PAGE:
Pubdate: Tue, 01 Nov 2005
Source: Journal Gazette, The (IN)
Copyright: 2005 The Journal Gazette
Author: Sara Eaton


Mistake On Form Follows Mold Discovery

A low-level drug charge against a Decatur man has been dismissed 
after evidence was destroyed by the Indiana State Police lab before 
the trial. State police blamed the error on a miscommunication and 
said it was an isolated occurrence.

The destroyed evidence comes on the heels of the discovery of mold 
growing at the Fort Wayne lab on biological evidence from five cases 
- -- one homicide and four sexual assaults. The mold discovery led a 
forensics expert to question the lab's competence.

Stephen A. Huffine, 43, of the 300 block of Roeville Road in Decatur, 
had been scheduled for trial in Adams Superior Court on Oct. 24 on a 
possession of marijuana charge, but Adams County Chief Deputy 
Prosecutor Tracy Noetzel filed a motion to dismiss the case Oct. 21.

The motion said the evidence was "inadvertently destroyed by the 
Indiana State Police Laboratory and the state is unable to pursue this matter."

Judge James A. Heimann granted the request and dismissed the case.

Huffine's case had been pending for nearly 18 months. He was arrested 
in August 2004 after a state trooper stopped him for speeding on 
Indiana 101. Shortly before being pulled over, Huffine tossed 
something from his car, which the trooper retrieved and found to be a 
bag of marijuana, according to court records.

Lab employees destroyed the evidence in Huffine's case after reading 
a supplemental report written by the trooper, where he had checked 
off a box indicating that the evidence was of no value and could be 
destroyed, said Sgt. Rodger Popplewell, state police spokesman.

In an attempt to make paperwork more useful to the troopers, state 
police used a new form for a few days that contributed to the 
miscommunication, Popplewell said. The paperwork, which had been used 
for only a few days, gave troopers a list of options with boxes to be 
checked off, including one that stated evidence was of no value and 
could be destroyed, he said.

Officials found the paperwork created more confusion and reverted to 
using the old forms, which require the trooper to write in his or her 
own words what should happen to the evidence, Popplewell said.

In Huffine's case, the box ordering the destruction of the evidence 
was checked accidentally and the lab believed it was OK to destroy 
it, Popplewell said.

No other cases were affected by the new forms, he said.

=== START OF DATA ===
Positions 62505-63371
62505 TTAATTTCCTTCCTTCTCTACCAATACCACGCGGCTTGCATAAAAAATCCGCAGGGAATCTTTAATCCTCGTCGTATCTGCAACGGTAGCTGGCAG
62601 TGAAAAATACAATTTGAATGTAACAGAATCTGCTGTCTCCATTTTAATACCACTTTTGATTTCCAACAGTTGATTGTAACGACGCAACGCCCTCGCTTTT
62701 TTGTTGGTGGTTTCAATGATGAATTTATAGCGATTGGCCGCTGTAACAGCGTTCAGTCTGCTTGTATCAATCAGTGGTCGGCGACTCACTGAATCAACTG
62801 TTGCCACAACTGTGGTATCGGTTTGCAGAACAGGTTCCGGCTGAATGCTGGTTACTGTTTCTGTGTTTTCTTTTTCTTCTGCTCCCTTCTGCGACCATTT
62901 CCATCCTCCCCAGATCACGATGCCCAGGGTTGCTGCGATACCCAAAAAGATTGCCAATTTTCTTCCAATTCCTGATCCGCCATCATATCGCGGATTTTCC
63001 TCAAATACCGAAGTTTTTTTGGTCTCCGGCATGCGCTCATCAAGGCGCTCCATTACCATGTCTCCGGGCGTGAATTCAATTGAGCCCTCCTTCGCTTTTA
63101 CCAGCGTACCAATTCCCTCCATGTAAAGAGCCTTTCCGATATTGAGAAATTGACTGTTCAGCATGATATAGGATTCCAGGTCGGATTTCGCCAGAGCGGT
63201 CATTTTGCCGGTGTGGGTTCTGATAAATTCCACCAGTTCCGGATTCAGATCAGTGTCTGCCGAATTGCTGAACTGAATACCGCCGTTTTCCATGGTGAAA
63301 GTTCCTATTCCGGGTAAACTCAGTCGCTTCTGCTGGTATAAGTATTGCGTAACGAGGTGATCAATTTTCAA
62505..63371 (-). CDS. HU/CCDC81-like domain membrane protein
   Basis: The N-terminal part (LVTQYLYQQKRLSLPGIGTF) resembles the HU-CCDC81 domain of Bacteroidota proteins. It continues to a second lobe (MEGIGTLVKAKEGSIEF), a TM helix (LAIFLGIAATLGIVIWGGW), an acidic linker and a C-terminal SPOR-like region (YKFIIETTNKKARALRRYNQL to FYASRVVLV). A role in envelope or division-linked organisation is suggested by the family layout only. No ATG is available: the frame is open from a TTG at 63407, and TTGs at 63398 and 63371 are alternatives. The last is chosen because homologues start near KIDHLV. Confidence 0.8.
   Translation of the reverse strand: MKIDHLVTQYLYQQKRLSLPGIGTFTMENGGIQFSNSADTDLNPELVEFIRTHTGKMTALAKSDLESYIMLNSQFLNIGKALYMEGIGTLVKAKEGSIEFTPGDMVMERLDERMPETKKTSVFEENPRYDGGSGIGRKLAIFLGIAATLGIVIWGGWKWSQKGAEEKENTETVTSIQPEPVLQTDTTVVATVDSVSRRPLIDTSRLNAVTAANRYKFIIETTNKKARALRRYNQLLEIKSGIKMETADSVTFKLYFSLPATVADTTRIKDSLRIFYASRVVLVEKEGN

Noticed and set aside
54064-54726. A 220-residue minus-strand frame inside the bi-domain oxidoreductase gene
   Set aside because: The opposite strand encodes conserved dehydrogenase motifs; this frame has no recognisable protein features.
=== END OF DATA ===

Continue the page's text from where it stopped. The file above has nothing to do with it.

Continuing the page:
Popplewell said the evidence in the Huffine case had been analyzed 
and the results could have been used in court. The prosecutors could 
have also used testimony related to the testing of the evidence, he said.

Huffine's attorney, Don Swanson, was not available for comment Monday.

Allen County defense attorney Michelle F. Kraus said she has heard of 
cases where evidence was destroyed prematurely, but in this case the 
marijuana was a key element for the prosecution. She said the 
prosecutor should be commended for dismissing the case.

The dismissal of Huffine's case came less than a week after the same 
lab confronted problems with mold growing on biological evidence.

About two weeks ago, the trial in a high-profile Allen County sexual 
assault case had to be continued because mold was growing on 
biological evidence gathered in the case. The mold was growing on 
biological evidence from four other cases as well, but Popplewell 
said none was affected by it, meaning there was enough evidence left 
to extract valuable samples.

A forensic science consultant from California, Ed Blake, questioned 
the lab's competence after hearing about the mold. He compared the 
problem to food growing moldy in the refrigerator, adding that mold 
can grow only in a moist environment and that the first rule of 
forensic science is to dry out evidence before storing it.

Popplewell said the lab's competence should not be questioned and the 
recent problems should not concern anyone "because of the number of 
cases they handle annually."

Popplewell said the lab processes evidence from about 3,000 cases a 
year, and each case may contain many pieces of evidence.

"They are professional and very thorough in their work," he said, 
adding that lab employees are competent.

But repeated mistakes give defense attorneys ammunition against the 
lab and prosecutors, Kraus said.

"It opens the door to question the competency (of the lab)," Kraus said.

Typically during jury trials, Kraus stipulates to lab employees' 
educational backgrounds and testing procedures to spare jurors from 
generally boring testimony and accepted information by the attorneys. 
The recent problems at the lab may change that practice, she said.

"You can no longer presume (testing) was done correctly," Kraus said. 
"If you are doing your job as a defense attorney, you can't ignore it."

She agrees the number of cases processed by the lab is a contributing 
factor, but unlike Popplewell, Kraus believes the lab may be 
overwhelmed by the amount of evidence to be processed.

In the end, the problems could cost taxpayers more, she said.

Reviewing lab procedures in each case means public defenders must 
take more depositions from lab employees -- taking away from their 
time in the lab and adding to the expense of the public defense, she said.
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